Participation in the simulation RaT program led to improvements in resident facilitators' self‐reported teaching skills across multiple domains (Table 2). These results were consistent when using the retrospective pre‐program assessment in matched‐pairs analysis (n=34) and when performing the analysis using the true pre‐program preparedness compared to post‐program comfort with teaching skills in a non‐matched‐pairs fashion (n = 26) and matched‐pairs fashion (n = 16). We report P values for the more conservative estimates using the retrospective pre‐program assessment matched‐pairs analysis. The most significant improvements occurred in residents' ability to teach in a simulated environment (2.81 to 4.16, P < 0.001 [5‐point scale]) and give feedback (3.35 to 3.77, P < 0.001).

Pre‐ and Post‐program Self‐Assessment of Resident Facilitators Teaching Skills*
Pre‐program Rating (n = 34)Post‐program Rating (n = 34)P Value
  • NOTE: *Survey data were collected before participation in the workshop and 3 weeks after completion of the 4‐month curriculum. Five‐point Likert scale: very uncomfortable (1) to very comfortable (5).

Teaching on rounds3.754.030.005
Teaching on wards outside rounds3.834.070.007
Teaching in simulation2.814.16<0.001
Giving feedback3.353.77<0.001

Resident facilitators reported that participation in the RaT program had a significant impact on their teaching skills both within and outside of the simulation environment (Table 3). However, the greatest gains were seen in the domain of teaching in simulation. It was also noted that participation in the program improved resident facilitators' medical knowledge.

Resident Facilitators' Perceived Improvement in Skills Due to Resident‐as‐Teacher Program
CategoryNot at AllSlightly ImprovedModerately ImprovedGreatly ImprovedNot Sure
Teaching on rounds, n = 344 (12%)12 (35%)13 (38%)4 (12%)1 (3%)
Teaching on wards outside rounds, n = 343 (9%)13 (38%)12 (35%)5 (15%)1 (3%)
Teaching in simulation, n = 340 (0%)4 (12%)7 (21%)23 (68%)0 (0%)
Giving feedback, n = 344 (12%)10 (29%)12 (35%)6 (18%)2 (6%)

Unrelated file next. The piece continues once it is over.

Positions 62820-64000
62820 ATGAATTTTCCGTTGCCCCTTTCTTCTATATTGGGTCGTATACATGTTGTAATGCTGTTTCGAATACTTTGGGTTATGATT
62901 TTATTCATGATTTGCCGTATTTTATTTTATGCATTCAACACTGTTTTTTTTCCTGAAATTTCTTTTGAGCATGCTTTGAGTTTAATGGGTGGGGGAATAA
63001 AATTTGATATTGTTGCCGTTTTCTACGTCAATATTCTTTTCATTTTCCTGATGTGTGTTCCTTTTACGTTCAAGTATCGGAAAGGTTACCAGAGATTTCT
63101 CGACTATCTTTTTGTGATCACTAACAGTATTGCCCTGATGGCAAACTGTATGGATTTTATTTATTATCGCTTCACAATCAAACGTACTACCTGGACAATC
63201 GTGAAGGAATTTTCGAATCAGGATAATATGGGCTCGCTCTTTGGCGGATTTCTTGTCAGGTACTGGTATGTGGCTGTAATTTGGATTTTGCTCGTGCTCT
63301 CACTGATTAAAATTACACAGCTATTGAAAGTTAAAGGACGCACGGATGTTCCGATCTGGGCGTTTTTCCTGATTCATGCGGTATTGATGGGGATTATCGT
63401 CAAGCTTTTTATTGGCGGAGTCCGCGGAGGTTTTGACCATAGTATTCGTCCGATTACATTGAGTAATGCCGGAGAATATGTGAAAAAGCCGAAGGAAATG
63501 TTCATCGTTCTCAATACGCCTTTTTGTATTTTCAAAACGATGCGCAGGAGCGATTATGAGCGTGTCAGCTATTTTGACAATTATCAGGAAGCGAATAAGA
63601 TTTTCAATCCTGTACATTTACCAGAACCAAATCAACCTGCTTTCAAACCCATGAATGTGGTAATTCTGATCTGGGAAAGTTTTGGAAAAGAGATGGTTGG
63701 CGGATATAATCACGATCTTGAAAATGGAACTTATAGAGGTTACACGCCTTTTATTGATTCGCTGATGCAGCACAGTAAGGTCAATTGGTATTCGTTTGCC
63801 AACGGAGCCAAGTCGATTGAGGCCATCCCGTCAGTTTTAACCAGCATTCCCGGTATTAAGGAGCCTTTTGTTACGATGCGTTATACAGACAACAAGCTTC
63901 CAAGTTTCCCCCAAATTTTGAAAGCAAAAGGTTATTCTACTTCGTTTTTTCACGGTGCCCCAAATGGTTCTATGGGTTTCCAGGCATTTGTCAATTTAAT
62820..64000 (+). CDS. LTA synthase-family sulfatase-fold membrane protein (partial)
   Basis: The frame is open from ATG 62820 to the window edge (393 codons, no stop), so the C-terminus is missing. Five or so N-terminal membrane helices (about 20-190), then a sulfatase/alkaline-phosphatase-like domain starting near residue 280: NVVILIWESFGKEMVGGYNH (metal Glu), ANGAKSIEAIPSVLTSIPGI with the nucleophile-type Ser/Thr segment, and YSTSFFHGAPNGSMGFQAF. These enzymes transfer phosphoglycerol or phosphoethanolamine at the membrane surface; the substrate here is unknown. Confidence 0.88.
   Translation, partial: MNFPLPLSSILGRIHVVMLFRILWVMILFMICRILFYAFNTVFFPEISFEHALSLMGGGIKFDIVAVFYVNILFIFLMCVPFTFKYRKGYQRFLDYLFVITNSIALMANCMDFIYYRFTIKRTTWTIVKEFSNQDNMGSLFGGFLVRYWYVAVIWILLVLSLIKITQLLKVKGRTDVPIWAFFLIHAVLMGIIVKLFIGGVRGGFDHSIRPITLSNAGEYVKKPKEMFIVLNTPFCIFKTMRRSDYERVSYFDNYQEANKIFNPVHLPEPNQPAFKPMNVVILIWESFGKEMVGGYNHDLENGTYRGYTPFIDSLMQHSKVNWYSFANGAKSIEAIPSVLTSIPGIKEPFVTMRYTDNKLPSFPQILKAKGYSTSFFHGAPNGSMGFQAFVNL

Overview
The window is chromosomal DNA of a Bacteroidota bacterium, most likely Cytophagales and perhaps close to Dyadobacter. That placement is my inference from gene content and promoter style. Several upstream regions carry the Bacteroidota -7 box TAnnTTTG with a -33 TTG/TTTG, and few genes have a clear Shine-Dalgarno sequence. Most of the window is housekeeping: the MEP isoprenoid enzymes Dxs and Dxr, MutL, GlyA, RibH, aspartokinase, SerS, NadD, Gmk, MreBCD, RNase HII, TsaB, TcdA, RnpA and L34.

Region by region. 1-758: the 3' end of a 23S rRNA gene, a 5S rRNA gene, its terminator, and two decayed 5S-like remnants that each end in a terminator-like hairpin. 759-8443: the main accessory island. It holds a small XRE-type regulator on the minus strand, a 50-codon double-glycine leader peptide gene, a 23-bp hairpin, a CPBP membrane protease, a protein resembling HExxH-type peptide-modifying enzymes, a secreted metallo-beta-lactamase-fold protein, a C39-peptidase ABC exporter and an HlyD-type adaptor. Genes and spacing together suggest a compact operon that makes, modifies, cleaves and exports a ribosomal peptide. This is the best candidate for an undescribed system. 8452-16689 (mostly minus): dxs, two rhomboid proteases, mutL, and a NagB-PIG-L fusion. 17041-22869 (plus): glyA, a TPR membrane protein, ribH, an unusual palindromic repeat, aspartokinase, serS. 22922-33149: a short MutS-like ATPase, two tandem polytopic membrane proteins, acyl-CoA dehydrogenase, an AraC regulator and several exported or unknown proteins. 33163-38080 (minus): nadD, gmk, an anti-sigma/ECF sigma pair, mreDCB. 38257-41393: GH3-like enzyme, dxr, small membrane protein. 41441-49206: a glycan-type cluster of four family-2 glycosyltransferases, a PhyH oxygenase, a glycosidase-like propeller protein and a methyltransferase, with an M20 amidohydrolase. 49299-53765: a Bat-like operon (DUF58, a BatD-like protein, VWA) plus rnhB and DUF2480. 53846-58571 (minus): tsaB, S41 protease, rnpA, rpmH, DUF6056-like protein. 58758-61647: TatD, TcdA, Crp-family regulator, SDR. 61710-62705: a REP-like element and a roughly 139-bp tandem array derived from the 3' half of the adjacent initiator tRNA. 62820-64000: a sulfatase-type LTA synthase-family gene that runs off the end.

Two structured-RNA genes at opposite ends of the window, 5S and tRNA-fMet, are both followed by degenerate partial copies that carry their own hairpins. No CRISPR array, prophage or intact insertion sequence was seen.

Medical knowledge, n = 342 (6%)11 (32%)18 (53%)3 (9%)0 (0%)

Subgroup analyses were performed comparing the perceived improvement in teaching and feedback skills among those who did or did not attend the facilitator workshop, those who facilitated 5 or more versus less than 5 sessions, and those who received or did not receive direct observation and feedback from faculty. Although numerically greater gains were seen across all 4 domains among those who attended the workshop, facilitated 5 or more sessions, or received feedback from faculty, only teaching on rounds and on the wards outside rounds reached statistical significance (Table 4). It should be noted that all residents who facilitated 5 or more sessions also attended the workshop and received feedback from faculty. We also compared perceived improvement among PGY‐II and PGY‐III residents. In contrast to PGY‐II residents, who demonstrated an improvement in all 4 domains, PGY‐III residents only demonstrated improvement in simulation‐based teaching.

Pre‐ and Post‐program Self‐Assessment of Resident Facilitators Teaching Skills According to Number of Sessions Facilitated, Workshop Attendance, Receipt of Feedback, and PGY Year
Pre‐programPost‐programP ValuePre‐programPost‐programP Value
Facilitated Less Than 5 Sessions (n = 18)Facilitated 5 or More Sessions (n = 11)